I was struck today by an article in the New York Times (“On Jammed Jets, Sardines Turn on One Another”). As airlines pack more people onto planes, the flying experience (as least in Economy Class) becomes ever worse. This was hardly news to anyone who has flown domestically in the U.S. in recent years. Airlines have generally found that, in a market where tickets are bought online and the cheapest fare wins, charging more for better quality is not a winning strategy. Everybody knows that flying commercially in the U.S. has become worse. Seats are smaller with less legroom; food quality has fallen; needed security has trapped us all in terminals that are shopping malls such is the extra time needed to be processed. In short, the quality of flying has gone down.
The statisticians at the Bureau of Labor Statistics (BLS) would not agree. Why should we care what they think? Because this is where the Consumer Price Index (CPI) is calculated. Because products and services are routinely offered in different shapes and formats, simple month-to-month price comparisons don’t capture the complete picture. A jar of peanuts formerly 16 oz but now 18 oz has, if sold at the same price clearly experienced a price drop. So has a new, faster ipad if sold for the price of last year’s. Generally quality improves, and where it does the BLS registers a price decrease which is part of their methodology. But as I discovered when researching my recent book, Bonds Are Not Forever; The Crisis Facing Fixed Income Investors, airfares have mysteriously not registered a quality decrease, although there’s little doubt that’s what happened. Since 2000 the only change the BLS has recorded to the quality of flying is an improvement, due to easier cancellation terms.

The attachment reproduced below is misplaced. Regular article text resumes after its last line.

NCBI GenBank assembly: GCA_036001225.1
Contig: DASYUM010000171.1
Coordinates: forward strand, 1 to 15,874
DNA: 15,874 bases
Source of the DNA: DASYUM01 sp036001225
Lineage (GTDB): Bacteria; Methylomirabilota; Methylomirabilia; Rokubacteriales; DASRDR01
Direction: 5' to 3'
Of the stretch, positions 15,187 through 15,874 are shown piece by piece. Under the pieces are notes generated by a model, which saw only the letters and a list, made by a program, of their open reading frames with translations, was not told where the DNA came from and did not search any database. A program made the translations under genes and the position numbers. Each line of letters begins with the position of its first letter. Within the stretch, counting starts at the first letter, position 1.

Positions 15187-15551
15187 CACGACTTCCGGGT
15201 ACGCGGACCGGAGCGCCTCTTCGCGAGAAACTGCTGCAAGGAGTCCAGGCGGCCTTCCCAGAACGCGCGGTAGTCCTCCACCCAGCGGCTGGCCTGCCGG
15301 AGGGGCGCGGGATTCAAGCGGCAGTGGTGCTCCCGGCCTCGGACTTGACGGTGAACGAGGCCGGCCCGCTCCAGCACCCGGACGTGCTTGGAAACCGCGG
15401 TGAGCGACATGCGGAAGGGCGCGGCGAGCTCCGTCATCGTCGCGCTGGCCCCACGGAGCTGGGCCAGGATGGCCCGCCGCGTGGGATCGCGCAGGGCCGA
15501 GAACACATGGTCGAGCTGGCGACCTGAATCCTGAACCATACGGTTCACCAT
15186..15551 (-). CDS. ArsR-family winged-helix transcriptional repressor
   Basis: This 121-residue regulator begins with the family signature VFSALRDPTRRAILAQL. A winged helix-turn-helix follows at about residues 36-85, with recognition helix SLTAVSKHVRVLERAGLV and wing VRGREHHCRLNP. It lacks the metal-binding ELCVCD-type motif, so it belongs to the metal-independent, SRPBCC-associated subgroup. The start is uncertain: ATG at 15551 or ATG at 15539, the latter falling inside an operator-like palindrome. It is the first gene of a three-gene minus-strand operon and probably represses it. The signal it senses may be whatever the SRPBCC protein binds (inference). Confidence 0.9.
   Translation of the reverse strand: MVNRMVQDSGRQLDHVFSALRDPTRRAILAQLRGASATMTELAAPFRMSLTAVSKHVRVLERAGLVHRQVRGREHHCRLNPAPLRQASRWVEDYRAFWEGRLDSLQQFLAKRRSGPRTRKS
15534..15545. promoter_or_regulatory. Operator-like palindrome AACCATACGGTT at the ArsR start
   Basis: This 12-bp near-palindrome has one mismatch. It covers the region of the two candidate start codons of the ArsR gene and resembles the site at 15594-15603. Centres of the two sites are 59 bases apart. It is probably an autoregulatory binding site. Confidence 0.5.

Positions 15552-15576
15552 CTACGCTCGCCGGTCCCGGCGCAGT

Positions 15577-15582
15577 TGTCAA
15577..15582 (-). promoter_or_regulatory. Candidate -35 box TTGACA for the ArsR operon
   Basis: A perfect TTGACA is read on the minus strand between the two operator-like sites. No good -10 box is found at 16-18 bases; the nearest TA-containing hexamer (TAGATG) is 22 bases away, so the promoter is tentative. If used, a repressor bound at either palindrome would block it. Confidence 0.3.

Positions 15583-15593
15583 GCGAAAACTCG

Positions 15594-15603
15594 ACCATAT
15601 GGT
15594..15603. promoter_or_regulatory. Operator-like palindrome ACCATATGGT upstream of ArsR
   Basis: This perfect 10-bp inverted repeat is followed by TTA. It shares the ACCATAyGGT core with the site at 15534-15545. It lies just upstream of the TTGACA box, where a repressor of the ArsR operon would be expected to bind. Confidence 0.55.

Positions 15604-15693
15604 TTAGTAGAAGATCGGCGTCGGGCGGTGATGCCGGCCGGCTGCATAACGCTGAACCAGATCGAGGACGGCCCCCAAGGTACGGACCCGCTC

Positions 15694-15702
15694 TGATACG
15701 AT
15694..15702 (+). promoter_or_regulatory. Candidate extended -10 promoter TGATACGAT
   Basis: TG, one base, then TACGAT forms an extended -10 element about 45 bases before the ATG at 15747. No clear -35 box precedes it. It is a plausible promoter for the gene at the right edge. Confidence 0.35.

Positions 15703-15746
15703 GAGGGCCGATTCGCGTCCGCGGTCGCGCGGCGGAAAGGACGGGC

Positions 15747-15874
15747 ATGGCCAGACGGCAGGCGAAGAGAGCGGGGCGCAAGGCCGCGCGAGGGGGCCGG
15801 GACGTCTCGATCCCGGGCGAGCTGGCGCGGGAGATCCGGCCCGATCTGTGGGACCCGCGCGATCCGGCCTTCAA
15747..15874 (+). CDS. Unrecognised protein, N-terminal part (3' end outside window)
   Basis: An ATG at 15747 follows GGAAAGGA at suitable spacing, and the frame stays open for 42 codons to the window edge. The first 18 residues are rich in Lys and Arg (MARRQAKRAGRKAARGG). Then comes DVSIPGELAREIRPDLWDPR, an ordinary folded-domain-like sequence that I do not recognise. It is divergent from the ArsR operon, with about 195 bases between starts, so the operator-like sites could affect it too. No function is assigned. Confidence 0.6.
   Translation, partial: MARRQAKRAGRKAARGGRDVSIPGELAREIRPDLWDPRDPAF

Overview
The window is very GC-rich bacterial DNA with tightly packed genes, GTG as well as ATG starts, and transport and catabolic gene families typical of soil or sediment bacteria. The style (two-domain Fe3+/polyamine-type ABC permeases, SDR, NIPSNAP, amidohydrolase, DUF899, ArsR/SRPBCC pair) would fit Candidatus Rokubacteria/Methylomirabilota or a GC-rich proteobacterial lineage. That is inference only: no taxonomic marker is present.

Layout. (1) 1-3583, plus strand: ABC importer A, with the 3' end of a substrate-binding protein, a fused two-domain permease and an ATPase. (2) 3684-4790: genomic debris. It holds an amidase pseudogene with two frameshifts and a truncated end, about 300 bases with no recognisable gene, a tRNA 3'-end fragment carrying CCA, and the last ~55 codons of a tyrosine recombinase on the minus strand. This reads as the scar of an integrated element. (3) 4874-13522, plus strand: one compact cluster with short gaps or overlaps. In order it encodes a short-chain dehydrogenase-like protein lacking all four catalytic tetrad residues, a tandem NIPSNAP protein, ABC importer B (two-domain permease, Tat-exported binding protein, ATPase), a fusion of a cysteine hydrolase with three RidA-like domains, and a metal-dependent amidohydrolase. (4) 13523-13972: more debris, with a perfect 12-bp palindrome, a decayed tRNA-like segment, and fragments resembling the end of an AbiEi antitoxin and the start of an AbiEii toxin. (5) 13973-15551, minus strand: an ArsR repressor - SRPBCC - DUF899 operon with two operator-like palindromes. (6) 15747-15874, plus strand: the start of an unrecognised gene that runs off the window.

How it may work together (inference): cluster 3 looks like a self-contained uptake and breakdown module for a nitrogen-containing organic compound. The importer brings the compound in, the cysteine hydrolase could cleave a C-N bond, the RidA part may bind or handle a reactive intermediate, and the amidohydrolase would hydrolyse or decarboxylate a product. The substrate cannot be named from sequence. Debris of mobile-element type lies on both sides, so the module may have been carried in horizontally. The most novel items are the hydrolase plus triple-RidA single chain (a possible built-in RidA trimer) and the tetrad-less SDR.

In effect, the BLS has miscounted airline fare inflation, in that (for example) an unchanged price with lower quality is just as much of a price increase as if quality was unchanged but the price raised. The problem is that it’s hard to objectively measure how much the quality of flying has deteriorated.
Now it’s not hard to find conspiracy theorists who are convinced the government is deliberately understating inflation so as to curb its spending on all kinds of inflation-linked programs starting with Social Security. Clearly, the Federal government benefits from understated inflation. I am not among those who believe there is intentional manipulation of the statistics going on. It would be impossible to keep secret. But I do think that the inflation statistics produced do not measure what people think they are measuring. Growing your savings pot, or your income, at inflation (after taxes, naturally) isn’t going to maintain your standard of living, as this one simple example shows. Inflation figures have their place, but they’re not that helpful to the average saver.
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